SOPHIA-ANTIPOLIS, France — A company specializing in the development of a multisensor image-processing technology already licensed to companies and government agencies in the United States, China, South Korea and Japan is growing at 10 to 15 percent a year by offering a solution to the growing problem of image-data overload.
France, a division of the Astrium space division of Europe’s biggest aerospace company, EADS, is basing its success on a processing system that takes radar or optical imagery from cameras on satellites or aircraft and turns it into a usable product using fewer people and much less time than traditional labor-intensive processing techniques, company officials said.
The core of Infoterra
‘s product portfolio is the Pixel Factory, a data processor that transforms huge volumes of data into maps for telecommunications companies installing cellular networks, urban authorities tracking housing permits and agricultural agencies surveying crop yield.
Depending on a given unit’s specifications, a Pixel Factory sells for between 400,000 euros ($504,000) to several million euros. Infoterra
, which has patented the core technology, has sold around 15 of them so far to customers including Google in the
, the Shanxi Mapping Bureau in
and the Chilean government, the latter as part of a contract including an Astrium-built Earth observation satellite.
Earth observation satellites are becoming less expensive to own and operate, and the volume of data they produce each year is growing so fast that some government agencies have questioned whether it can be properly digested.
In a presentation at company headquarters here Nov. 18, Infoterra France Chief Executive Jean-Michel Darroy said that excluding meteorological satellites and spacecraft reserved for military use, some 44 Earth observation satellites were launched in the last 10 years.
In the next 10 years, he said, some 100 satellites are planned. These 100 satellites can be expected to produce usable maps of several billion square kilometers per year, with data volume measured in thousands of terabytes.
And it is not just satellites contributing to the tidal wave of data. Darroy said the first digital camera designed for use aboard aircraft was introduced in 2002, but now there are
operation worldwide. Together they image tens of millions of square kilometers per year and add several thousand terabytes of data waiting to be processed.
Despite its pedigree as a division of a company that builds satellites and through Infoterra
and Spot Image of France also markets satellite data, Infoterra
has adapted the Pixel Factory to digest aerial imagery alongside space-based images.
“It is a long habit in this industry that competitors become partners, and partners can become competitors,” Darroy said. “By definition, our product works with all types of sensors. Of course, when we sell a Pixel Factory, it is under a license that specifies how it may be used, and where.”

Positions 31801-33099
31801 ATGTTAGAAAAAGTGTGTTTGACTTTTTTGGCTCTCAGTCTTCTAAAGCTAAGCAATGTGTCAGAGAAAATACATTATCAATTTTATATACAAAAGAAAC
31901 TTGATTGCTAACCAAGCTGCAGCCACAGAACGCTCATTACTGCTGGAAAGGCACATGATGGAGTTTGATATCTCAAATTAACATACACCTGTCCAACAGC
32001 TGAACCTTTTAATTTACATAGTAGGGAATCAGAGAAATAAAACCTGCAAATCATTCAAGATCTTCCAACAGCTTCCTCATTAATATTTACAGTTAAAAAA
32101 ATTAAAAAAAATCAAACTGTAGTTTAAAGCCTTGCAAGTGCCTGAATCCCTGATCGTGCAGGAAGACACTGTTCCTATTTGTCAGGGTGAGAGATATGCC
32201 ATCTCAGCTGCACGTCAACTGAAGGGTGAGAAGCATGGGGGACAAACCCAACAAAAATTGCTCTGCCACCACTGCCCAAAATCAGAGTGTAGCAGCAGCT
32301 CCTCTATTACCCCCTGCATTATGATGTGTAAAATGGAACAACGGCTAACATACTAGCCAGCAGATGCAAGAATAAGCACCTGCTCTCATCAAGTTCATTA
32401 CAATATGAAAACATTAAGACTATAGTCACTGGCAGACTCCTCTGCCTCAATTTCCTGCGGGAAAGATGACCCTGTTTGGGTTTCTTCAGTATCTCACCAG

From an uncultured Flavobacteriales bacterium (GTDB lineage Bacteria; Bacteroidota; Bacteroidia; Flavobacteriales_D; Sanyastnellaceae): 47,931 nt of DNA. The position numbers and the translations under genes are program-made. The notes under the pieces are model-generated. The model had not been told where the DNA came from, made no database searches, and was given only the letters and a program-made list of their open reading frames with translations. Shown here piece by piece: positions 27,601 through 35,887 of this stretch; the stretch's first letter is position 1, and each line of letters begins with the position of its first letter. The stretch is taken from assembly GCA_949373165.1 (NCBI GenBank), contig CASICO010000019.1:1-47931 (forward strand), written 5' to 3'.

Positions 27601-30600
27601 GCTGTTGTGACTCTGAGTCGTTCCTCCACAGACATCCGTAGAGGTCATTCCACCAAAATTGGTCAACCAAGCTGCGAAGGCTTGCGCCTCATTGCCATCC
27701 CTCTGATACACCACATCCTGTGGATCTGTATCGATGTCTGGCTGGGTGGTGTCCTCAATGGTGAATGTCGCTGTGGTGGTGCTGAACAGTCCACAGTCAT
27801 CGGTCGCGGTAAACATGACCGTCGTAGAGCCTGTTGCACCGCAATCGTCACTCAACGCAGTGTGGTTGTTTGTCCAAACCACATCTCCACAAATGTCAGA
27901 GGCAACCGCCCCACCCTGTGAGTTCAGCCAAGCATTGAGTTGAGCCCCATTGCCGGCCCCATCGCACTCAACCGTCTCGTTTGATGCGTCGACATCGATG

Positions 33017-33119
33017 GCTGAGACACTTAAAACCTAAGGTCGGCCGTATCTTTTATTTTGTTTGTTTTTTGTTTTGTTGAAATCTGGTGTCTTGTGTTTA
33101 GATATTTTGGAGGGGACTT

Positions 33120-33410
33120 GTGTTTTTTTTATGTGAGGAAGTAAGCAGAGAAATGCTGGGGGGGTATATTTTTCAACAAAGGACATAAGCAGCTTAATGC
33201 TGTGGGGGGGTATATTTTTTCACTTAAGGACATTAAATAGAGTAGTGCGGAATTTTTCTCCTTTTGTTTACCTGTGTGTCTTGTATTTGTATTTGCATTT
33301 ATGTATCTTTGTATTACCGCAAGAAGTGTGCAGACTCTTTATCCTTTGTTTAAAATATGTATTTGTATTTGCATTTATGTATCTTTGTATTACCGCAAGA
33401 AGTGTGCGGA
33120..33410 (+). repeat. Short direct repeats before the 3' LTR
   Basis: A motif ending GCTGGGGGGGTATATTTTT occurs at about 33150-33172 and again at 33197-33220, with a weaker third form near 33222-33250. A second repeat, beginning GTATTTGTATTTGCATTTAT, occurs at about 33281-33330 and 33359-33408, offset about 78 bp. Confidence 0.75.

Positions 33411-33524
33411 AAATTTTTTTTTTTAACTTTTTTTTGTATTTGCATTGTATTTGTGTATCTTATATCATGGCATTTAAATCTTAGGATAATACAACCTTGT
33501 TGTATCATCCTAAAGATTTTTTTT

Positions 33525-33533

Unlike supersharp satellite imagery, a Pixel Factory does not carry strict export limits.
In an example of the broadening of its customer base, the company is working on a contract to enter 1940s-era photographs into its system to produce side-by-side comparisons of land use for governments tracking urban sprawl and deforestation.
Dupont, head of sales and marketing at Infoterra
, said the Pixel Factory’s special attribute is its scalability. “What we can provide is a product that can process extremely large volumes of data, for example, for customers doing nationwide mapping projects,” Dupont said. “Alternatively, for smaller projects we can save customers time spent on processing. The Pixel Factory uses one-half the labor and around one-third the time of traditional processing techniques.”
said the fact that Pixel Factories have been sold in
, where low-cost labor is presumably not a problem, is an example of the product’s appeal.
reported revenue of 21.8 million euros in 2008 and expects to reach around 25 million euros in 2008. Darroy said nearly half the revenues were Pixel Factory-related, meaning they include the units themselves plus associated services including training in the use of the processor.
In addition to producing Pixel Factories for other divisions inside Astrium, the company has sold some 15 units commercially, including a sale to Google, which included a transfer of technology and was not limited to a hardware shipment, Darroy said.
“Government customers remain the majority of our business,” Darroy said. “But Web actors such as Google are becoming more and more important to the business and are growing fast as a customer base.”